The whole system is rotten to the core. Everyone who is a part of it, knows it. Yet nobody does much to change it while everyone tries to find every possible way to use and abuse the value that these great college athletes provide at little to no cost to the University. What is 1 more scholarship really at places like UWM? Economies of scale allow the university to accommodate a few more students at little to no cost. Like Mitchell Hall won't be big enough an auditorium for a single or a dozen more souls? Or the Sandberg Cafeteria will run out of instant mashed potatoes? C'mon now...

By the by we've lost -7,700 students since our enrollment peak in 2012... and we are still able to pay the light bill.



Certainly, makes you re-evaluate some things..


Where does that leave us? I for one, firmly believe you have to pay the kids. And the longer they don't get paid- particularly in the face of not only free national exposure but also cold. hard. cash. rolling into the competitive schools- the harder it is going to be for me to root with the same naive belief that this is all just great, clean "sport" for the love of sport.

Who would have known that underneath it all festers some of the most abusive relationships many of these players will ever experience? Because the schools want that gravy train. And the stars want that 1 NBA shot. I cannot begin to imagine the pressure that is on some of these players to: 

  • Play through injuries
  • Endure a higher degree of insecurity than any other type of scholarship student
  • Sacrifice the education they aspired to and be talked into "easier" classes/majors
  • Lose some of the best experiences one can have as a college student

All for the "love" of the game that may become a paid profession for the players but is already a paid event for the all the adults involved. I like that Coach Lundy said he wants to cultivate and deliver "pros" from this Milwaukee program. These kids need a coach that has those kinds of connections and is in their corner when to it comes to the world outside of or after college basketball.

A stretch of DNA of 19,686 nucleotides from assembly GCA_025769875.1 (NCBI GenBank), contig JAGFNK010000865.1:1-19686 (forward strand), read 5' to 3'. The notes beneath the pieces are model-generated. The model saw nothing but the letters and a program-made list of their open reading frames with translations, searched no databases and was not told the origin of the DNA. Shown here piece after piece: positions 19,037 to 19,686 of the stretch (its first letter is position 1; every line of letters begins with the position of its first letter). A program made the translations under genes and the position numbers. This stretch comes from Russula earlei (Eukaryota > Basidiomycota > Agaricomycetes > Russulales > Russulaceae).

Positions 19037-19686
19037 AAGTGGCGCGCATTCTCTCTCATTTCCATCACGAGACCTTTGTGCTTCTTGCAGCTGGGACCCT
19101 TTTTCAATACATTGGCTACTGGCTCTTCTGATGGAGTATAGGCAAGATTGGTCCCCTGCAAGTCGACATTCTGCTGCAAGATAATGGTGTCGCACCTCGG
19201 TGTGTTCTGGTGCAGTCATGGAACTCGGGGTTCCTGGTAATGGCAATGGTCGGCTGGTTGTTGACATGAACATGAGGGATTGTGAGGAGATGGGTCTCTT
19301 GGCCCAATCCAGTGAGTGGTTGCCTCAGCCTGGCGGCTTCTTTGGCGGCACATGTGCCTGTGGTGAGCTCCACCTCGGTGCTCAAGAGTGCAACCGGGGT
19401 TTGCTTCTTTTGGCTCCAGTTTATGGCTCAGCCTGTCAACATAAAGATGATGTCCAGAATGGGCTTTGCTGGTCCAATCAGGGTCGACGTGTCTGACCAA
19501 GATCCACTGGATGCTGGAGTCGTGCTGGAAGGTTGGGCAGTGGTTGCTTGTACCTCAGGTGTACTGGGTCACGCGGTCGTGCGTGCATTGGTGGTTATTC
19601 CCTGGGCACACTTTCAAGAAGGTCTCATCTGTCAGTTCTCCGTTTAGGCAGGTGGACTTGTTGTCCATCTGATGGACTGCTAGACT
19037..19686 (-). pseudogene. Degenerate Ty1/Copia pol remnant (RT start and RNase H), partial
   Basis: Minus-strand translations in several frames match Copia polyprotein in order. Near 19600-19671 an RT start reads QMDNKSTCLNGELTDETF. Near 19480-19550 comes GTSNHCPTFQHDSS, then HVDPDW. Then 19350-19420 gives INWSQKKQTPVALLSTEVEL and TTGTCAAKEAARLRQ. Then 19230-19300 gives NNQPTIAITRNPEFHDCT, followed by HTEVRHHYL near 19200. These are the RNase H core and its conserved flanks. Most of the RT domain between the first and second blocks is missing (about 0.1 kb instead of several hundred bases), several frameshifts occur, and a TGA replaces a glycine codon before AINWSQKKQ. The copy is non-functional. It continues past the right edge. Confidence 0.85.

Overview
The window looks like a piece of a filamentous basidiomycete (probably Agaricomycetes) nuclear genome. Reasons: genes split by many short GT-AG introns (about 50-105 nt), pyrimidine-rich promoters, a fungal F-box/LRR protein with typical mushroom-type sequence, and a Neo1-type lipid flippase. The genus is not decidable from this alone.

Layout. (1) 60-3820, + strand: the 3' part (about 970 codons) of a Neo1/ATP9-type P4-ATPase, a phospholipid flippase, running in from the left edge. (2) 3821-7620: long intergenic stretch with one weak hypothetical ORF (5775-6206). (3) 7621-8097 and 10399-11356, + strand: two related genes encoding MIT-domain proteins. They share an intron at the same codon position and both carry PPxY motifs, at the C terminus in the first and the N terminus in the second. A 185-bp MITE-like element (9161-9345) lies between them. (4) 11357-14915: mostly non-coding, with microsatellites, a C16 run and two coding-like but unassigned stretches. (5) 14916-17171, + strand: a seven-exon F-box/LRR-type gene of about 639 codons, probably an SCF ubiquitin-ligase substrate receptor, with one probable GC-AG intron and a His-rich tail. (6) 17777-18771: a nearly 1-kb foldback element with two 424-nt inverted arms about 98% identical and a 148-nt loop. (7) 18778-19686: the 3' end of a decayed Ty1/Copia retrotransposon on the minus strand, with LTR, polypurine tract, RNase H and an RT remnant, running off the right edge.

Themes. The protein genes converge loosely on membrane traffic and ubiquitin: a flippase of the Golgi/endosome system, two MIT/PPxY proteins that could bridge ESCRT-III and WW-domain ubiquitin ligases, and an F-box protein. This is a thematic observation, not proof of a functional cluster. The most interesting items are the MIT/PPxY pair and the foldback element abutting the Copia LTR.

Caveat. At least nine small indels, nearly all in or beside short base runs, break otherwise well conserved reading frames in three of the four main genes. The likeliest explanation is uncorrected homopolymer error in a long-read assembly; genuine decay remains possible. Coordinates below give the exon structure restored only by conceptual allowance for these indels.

"Together"


Education is equally if not more important. A former Panther might play 10 seasons in Europe like Tony Meier or Anthony Hill but most of us in this world are going to have to work a 9-5 job until we're 65 and a degree pays huge dividends towards that effort. Coach Pat Fitzgerald at Northwestern emphasizes commitment to NU as "a 40-year decision". And he is not wrong. (Coach Fitzgerald was also notably against Kane Coulter's attempt to unionize NU Football in 2015).

The hypocrisy is going to have to go away or it's only going to get worse and less entertaining.

I now know that, despite the spectacular verbal acrobatics, blind allegiance to and unearned faith in "staid traditions", the college athlete- in our case, the Milwaukee Panther college basketball player- is not an amateur in any of the myriad vague definitions of the word.


Time for the players to be rewarded, too.


They are minor leaguers. Semi-pros. We should treat them as such.

Perhaps the NBA G-League will eclipse the NCAA but I doubt it'll happen anytime soon. (Wisconsin Herd in Oshkosh? Or Marquette vs. Wisconsin at the Fiserv?). In the meantime- pay the kids. Take care of them and make sure the responsibility and education part of college stays with them.

Surely it will need to- for 40 years and maybe more.


go panthers
press on.